What is the legal status of any document that divides up an estate but doesn’t meet the standard required to be admitted to Probate? In NSW, this is referred to as an informal Will. In many cases, these documents can be used to successfully contest a formal Will.
What is an informal will?
The legality of an informal Will is outlined in the 2006 Succession Act (NSW), under Section eight. It states that there are circumstances where the Court can revoke a legal Will in place of an informal document that clearly sets out the deceased individual’s wishes.
If the Court believes that the document was intended as a Will, then it may be admitted to probate and used in place of the formal Will. There have been many instances in NSW where formal documents have been successfully contested due to an informal Will.
Does a will need to be signed to be valid?
Can an informal Will be accepted in Court?
In April this year, the NSW Supreme Court saw a case regarding the validity of an informal Will. The deceased had two Wills that named different Executors and distributed his assets in two separate ways.
The first Will was legally valid and signed on February 1 1994, naming the plaintiff as the Executor. It also stated the the deceased’s property ought to be divided between his sister and her seven children.
However, before the deceased passed away, he wrote an informal Will at some point during 2012. The document consisted of five pages in a notebook that was unsigned but laid out his wishes and included a trust fund that was not in the formal Will. It also named the defendant, the deceased’s sister, as the will’s Executor.
Despite being unsigned, the defendant stated that the deceased had intended for the document to be his Will. The Judge agreed that there was clear intentions that the document would be seen as valid by the Court.
“He handwrote, neatly and with some structure, a document which bespeaks an intention to make a Will, rather than a note which idly put present thoughts down,” stated Judge Stevenson.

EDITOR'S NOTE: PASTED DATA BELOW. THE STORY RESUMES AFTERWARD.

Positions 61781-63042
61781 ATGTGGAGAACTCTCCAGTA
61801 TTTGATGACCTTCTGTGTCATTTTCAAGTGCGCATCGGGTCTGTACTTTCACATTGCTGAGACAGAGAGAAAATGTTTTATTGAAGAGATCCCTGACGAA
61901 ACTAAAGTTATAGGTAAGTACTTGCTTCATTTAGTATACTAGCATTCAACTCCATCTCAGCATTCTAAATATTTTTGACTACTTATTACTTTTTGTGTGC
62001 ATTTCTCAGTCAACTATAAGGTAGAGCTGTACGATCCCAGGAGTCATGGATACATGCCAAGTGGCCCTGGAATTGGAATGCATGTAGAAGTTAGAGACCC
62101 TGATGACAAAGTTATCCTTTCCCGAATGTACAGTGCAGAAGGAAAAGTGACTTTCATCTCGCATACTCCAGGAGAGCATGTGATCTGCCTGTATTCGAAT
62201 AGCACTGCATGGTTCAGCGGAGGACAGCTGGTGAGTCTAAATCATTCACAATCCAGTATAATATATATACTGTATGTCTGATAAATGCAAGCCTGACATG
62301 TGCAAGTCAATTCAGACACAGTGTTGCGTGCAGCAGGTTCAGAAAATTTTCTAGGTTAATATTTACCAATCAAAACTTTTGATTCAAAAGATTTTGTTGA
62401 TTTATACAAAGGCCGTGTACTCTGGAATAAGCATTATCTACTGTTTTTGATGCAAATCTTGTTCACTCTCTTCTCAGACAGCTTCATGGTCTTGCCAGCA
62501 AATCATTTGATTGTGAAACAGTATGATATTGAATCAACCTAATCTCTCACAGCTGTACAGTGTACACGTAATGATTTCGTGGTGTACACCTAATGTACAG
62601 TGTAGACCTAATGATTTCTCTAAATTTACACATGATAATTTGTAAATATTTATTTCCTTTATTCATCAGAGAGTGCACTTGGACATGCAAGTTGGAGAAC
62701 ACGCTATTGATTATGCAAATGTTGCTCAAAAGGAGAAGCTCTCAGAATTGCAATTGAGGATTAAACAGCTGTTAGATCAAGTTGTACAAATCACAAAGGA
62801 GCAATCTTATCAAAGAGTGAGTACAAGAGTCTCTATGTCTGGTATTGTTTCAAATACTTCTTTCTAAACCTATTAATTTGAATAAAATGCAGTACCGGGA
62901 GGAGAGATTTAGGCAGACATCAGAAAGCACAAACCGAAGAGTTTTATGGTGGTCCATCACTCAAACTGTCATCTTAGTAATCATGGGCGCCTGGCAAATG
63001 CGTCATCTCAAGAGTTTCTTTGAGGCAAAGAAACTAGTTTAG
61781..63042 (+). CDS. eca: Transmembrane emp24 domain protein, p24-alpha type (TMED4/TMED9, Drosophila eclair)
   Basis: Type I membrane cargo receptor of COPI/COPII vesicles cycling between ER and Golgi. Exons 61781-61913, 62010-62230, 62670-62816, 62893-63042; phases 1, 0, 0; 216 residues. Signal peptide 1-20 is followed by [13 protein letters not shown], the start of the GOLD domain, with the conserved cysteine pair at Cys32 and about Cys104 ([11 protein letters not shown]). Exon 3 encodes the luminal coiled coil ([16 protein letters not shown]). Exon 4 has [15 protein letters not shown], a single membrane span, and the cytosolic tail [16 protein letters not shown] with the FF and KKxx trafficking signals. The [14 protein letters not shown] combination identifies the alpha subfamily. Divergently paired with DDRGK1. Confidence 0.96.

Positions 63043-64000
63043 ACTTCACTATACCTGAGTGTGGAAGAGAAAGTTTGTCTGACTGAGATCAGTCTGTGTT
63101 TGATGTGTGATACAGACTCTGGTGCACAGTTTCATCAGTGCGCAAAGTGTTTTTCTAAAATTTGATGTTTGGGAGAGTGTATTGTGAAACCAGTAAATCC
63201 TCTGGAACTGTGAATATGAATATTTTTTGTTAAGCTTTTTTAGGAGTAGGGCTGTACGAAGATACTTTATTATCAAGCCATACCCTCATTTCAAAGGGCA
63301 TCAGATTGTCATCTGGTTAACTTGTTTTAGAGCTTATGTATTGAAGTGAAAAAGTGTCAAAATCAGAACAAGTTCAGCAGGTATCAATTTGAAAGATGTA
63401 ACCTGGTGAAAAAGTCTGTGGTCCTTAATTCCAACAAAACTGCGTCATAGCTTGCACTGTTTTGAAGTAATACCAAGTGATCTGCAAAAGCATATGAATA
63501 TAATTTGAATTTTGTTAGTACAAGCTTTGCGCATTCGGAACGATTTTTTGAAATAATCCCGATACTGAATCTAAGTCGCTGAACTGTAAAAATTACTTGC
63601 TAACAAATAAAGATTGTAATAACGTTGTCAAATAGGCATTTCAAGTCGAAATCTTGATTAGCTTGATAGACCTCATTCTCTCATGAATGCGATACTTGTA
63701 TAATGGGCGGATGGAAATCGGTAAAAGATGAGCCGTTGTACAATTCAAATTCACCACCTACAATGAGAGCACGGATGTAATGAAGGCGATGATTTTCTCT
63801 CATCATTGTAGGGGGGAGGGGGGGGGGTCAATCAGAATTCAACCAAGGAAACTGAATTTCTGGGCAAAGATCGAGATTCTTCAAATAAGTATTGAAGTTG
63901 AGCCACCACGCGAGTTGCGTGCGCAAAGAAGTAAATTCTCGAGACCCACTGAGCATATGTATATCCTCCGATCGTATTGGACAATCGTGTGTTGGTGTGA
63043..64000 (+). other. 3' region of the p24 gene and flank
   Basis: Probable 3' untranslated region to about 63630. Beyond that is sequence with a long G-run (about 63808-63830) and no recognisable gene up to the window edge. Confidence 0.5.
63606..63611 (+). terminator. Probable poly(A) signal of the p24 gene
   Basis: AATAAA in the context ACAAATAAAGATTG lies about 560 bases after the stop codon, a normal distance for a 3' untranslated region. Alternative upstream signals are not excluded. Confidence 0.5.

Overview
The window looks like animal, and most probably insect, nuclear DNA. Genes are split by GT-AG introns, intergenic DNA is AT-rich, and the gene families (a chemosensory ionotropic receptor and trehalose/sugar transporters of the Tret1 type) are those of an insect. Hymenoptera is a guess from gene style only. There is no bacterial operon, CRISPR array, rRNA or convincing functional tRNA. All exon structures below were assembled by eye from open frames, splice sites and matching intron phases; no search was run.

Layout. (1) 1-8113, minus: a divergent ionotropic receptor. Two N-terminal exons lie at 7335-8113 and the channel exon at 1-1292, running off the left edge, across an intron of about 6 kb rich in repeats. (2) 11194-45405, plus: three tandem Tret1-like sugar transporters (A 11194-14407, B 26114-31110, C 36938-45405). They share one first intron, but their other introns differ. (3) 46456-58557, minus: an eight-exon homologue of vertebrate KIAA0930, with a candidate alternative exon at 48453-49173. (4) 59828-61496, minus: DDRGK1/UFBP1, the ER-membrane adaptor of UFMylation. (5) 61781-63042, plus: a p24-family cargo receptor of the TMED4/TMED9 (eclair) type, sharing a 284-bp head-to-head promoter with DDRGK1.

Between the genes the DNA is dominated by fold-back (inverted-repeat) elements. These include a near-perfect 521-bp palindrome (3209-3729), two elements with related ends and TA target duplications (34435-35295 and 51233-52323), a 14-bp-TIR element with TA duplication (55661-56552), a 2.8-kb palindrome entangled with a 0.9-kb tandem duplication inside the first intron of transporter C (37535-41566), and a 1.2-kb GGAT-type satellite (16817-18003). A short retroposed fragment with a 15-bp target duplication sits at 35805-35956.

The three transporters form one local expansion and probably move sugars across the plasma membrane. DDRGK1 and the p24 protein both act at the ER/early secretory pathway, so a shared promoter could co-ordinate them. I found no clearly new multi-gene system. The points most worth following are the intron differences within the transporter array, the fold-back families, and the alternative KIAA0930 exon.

In light of this, Judge Stevenson ruled that the informal will be admitted to probate as he was “comfortably satisfied” that the deceased had intended for the unsigned document to act as an informal Will.
In some cases, the document itself does not have to be written down on paper to be accepted and can take many forms.
What constitutes a legal document?
It is likely that a document with the intentions of being viewed as a final testament, will be legally valid.
Another recent case brought before the NSW Supreme Court was an estate that had been divided up on a video recording. While a video will is a legal way to determine the distribution of assets, there are still formal requirements that are outlined in the Succession Act.
The Court determined that the DVD recording did not align with the requirements of a valid Will. However, the Court ruled that the DVD did constitute a document and so could be considered an informal will under Section eight of the Succession Act.
Furthermore, the Court had no reason to believe that the deceased had been coerced into her video testament but had made the recording voluntarily.
“The absence of any objection from adverse interests, leaves no room for doubt about her knowledge and approval of the recorded dispositions, freely and voluntarily made,” stated Judge Lindsay.
Both of these cases highlight the importance of contesting a formal Will if a more recent document is available. As there is no definition for an informal Will in the Succession Act, it is likely that a document with the intentions of being viewed as a final testament will be considered valid.
In NSW, an informal document can replace a valid and formal Will, contact the lawyers at PK Simpson for advice on the process. Our lawyers operate under a no win, no fee policy, where we will absorb the up-front costs and subtract them from the final settlement. If you are unsuccessful, you will not be required to pay legal fees.